It's time to ask for a pay raise.
You know it, and I know it.
You've been busting your butt for years now, telling yourself that the piddly 2% annual raise you've gotten for the last five years is OK. You're lucky to have a job, you tell yourself. You have benefits, you argue. Your boss tells you that he knows you work hard, and didn't he just give you a gift certificate for $20 to the car wash around the corner?
That's enough for now, you contend.
No, it's not. As long as you sit quietly and accept whatever an employer gives you, then you are not going to ensure that your income grows with your skills and experience. You're not going to be able to save for retirement, send your kids to college or keep up with inflation.
As I said, it's time to ask for a pay raise.
You might be nervous about this -- especially if you're a woman. But if you don't ask for one, then you'll never get one. At the very least, you'll put your boss on notice that you believe you deserve a raise, and want one. That should get him or her pondering whether you're unhappy enough with your pay to leave. As the job market heats up, that may spur your boss into giving you a bigger annual raise just to avoid losing you, which can be costly.
In addition, he or she may decide to not only give you a pay raise at your performance review, but may also bump you up before then.
Still think you should sit quietly and take whatever the boss gives you?
No? Then here's how you go about asking for a pay raise and boosting the chances you'll get it:
- Do your homework. Consult sites such as Glassdoor or Salary.com to learn how much others in your industry and position earn, as well as those in your geographic area. You can't ask for something that's way above the industry norm and be taken seriously. You want the boss to know that you've done your homework and are aware of what competitors are paying.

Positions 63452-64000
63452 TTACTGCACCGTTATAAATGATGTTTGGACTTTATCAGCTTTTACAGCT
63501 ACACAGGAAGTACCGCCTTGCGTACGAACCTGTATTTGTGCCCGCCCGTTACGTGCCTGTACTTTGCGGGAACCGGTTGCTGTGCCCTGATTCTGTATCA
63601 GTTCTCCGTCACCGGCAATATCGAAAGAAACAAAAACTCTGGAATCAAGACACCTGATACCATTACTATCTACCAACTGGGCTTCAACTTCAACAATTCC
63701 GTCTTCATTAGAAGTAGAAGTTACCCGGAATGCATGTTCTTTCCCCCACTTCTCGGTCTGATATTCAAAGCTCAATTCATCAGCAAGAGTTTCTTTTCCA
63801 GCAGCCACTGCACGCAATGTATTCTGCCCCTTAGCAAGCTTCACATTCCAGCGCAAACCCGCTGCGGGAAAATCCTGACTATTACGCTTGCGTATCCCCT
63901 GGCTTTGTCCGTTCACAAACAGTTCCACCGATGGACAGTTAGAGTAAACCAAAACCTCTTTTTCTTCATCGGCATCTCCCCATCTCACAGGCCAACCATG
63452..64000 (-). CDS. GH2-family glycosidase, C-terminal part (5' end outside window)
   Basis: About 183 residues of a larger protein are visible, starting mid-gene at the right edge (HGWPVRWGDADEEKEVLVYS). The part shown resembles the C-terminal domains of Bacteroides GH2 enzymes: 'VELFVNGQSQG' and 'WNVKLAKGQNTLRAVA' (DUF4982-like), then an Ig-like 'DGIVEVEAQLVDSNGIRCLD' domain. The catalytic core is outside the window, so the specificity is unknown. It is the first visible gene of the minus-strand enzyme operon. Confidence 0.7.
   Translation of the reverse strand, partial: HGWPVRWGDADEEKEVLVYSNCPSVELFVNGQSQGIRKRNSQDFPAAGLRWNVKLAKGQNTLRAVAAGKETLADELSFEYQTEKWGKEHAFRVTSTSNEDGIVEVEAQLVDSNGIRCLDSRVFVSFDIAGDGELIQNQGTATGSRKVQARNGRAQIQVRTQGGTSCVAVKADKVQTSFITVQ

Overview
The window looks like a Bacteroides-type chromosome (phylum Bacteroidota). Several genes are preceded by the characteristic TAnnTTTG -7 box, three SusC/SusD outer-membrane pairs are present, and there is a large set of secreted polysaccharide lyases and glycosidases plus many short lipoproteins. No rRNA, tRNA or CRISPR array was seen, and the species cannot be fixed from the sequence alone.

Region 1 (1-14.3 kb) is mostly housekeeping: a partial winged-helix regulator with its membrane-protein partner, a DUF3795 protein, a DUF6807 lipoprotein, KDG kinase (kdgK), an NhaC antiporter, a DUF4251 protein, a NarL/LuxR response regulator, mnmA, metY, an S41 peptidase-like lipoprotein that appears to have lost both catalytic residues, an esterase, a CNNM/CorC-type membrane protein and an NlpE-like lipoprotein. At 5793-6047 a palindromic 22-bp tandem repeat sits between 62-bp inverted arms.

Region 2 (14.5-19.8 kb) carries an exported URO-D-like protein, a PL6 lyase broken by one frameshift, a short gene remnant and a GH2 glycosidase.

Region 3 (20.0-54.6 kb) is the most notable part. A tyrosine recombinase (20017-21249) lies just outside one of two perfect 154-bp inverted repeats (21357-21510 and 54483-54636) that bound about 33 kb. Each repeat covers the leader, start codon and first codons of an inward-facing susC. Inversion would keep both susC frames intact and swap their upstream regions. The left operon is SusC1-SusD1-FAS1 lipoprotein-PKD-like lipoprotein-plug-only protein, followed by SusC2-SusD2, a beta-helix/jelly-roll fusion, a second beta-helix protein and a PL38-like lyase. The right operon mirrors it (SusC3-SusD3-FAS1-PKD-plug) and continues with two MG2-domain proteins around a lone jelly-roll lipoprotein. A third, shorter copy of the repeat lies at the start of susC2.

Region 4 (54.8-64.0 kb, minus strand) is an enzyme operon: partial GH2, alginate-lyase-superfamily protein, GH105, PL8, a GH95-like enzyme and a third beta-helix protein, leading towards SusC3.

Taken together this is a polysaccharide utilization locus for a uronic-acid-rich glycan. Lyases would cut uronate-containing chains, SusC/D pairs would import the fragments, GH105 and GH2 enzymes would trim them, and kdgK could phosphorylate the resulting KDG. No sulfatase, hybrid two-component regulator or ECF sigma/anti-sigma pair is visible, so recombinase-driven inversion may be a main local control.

- Know what you contribute. Take the time to think about how you've helped the company's bottom line, enabled your boss to shine or helped solve a problem. Think about times you've really excelled and been noted for it. If you've received written praise from customers or leaders, that can be brought up in your discussions.
- Strike while the iron is hot. If you've just received an award, been personally praised by a senior leader or garnered an industry award, then that's a good time to ask for a pay raise. You've just clearly shown that you're above average, and deserve above-average pay.
- Stay professional. Never ask for a raise "because I need a new car" or "I really want to go to Paris." Any pay discussions should not center on your personal needs, but rather why you believe you deserve more money based on your performance.
- Time it right. Of course, it's not a good time to ask for a pay raise when layoffs have just been announced or you just screwed up a major contract. Use your common sense -- you want to make a move when the boss is in a good mood, not fuming over an a**-chewing from his boss.
- Schedule a meeting. Bosses don't like things being sprung on them, especially when those things involve money. So, set up a time to talk to your boss, practice your pitch and approach it with confidence. You're not a serf asking the king for a favor -- you're a qualified, valued worker who is requesting that a pay raise be considered.
Don't fret if you don't get the raise. The key is that you're standing up for what you deserve and your boss knows it. Simply thank him for his time, ask what you need to do to garner a bigger raise next time and then look for opportunities to do just that. If no pay raise is possible, it may be time that you start looking around in that improving job market.
What tips do you have for getting a pay raise?
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